I took that Pandora’s perfume to the jeweler; he couldn’t fix it. I tried to find a replacement in shops, online-anywhere! But the more I looked, the worse my fears became: The broken thing had to be exotic and expensive. I couldn’t find it.
When Z. finally returned, I confessed, offering to repay her, silently imagining myself washing dishes, selling my hair, perhaps scrubbing floors, to make the money I owed. I felt like a character out of a Maupassant story. Z. laughed and told me to forget it: The stuff was some discontinued model she’d gotten for free at the magazine where she worked.
But the single most terrifying experience of my sitter existence occurred one night while I was in a video store. Before entering, I’d tied Henri-my poodle companion, who shares a lovely West Village three-room walk-up with a friend who was out west on a ski vacation-to the parking meter. I figured that since every dog owner in the city seemed to do it, it must be O.K.
(On poodles: When W. told me her dog would want to sleep with me, I thought, Not over my L’Occitane-smeared body. But by my second night with Henri, I was so in love with him-he was polite, smart, affectionate; so different from all the other men in New York; so French!-that I was soon pounding the duvet for him to jump up next to me.)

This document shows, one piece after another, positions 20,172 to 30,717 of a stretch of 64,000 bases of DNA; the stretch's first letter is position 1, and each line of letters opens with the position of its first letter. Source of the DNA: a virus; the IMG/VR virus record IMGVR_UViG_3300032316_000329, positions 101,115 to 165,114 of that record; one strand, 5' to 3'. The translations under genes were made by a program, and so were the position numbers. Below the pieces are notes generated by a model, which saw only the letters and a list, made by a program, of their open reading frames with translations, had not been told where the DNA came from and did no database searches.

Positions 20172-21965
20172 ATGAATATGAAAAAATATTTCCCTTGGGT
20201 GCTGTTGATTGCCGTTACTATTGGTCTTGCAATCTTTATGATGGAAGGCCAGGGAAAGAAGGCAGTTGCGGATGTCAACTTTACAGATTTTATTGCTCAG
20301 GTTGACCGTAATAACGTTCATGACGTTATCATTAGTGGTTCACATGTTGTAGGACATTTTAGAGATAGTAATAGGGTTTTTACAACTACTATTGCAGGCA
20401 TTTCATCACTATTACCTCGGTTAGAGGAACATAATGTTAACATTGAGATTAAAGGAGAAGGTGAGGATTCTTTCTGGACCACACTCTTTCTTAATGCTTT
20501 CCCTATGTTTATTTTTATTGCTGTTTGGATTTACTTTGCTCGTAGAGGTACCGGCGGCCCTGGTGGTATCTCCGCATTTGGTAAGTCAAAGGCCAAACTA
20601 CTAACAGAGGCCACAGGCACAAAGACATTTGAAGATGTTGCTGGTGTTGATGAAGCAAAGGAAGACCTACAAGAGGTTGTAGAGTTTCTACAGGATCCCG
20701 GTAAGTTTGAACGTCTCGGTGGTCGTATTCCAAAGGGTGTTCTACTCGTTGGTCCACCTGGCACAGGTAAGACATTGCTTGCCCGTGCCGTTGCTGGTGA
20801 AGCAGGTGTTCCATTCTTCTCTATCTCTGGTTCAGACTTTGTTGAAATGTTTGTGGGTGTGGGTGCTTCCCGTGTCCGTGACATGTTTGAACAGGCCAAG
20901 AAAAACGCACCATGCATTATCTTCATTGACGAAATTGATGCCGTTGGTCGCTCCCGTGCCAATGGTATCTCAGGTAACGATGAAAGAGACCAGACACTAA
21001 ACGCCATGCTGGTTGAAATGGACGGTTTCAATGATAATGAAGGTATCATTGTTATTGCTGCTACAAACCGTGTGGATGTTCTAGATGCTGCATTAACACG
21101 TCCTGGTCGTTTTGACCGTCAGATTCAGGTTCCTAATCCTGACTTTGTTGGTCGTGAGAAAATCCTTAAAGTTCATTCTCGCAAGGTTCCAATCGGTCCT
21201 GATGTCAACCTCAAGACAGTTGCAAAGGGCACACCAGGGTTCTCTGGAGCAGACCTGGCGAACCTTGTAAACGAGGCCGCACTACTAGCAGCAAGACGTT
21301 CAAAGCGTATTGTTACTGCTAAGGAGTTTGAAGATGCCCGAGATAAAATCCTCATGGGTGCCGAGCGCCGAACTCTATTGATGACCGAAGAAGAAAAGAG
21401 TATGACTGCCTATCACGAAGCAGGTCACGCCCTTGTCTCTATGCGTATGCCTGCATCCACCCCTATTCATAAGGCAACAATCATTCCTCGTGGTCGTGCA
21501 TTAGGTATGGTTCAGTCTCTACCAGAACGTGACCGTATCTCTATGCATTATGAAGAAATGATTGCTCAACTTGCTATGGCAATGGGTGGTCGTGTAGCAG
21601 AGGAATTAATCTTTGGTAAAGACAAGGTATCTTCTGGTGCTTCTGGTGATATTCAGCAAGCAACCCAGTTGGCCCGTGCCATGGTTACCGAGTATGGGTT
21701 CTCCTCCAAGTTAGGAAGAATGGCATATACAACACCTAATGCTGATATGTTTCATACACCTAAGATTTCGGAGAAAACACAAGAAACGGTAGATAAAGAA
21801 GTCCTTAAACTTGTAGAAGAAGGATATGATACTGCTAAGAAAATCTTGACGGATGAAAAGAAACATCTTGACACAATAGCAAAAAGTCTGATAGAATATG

So I was considering Fellini versus Fassbinder when I saw a woman undo Henri’s leash and walk off with him. I dropped the VHS boxes I was holding and bolted over the store’s turnstile.
Skidding onto the sidewalk, I screamed ‘Fire! Fire!’ (Isn’t that what you’re supposed to say in emergencies?) People looked at me like I was crazy. I shouted, ‘She’s stealing my poodle!’
The vigilante halted and, after informing me that she was a friend of W., publicly scolded me. Henri was a pricey, rare breed, she said; leashing him to the meter was emphatically not allowed. Never again, I told myself as I walked away, cooing at Henri. These gigs are not worth the anxiety!
Yet here I am again – in an enormous, deliciously air-conditioned apartment in an elevator-and-doorman building – escaping from my life. Why not? I can’t afford a summer place. But for a few weeks, while the Hamptons set is off enjoying their second homes, I’ll enjoy mine.
And I’m sure my friend will never find out I fed the dog an extra cup of food this morning so I could sleep in.
copyright The New York Observer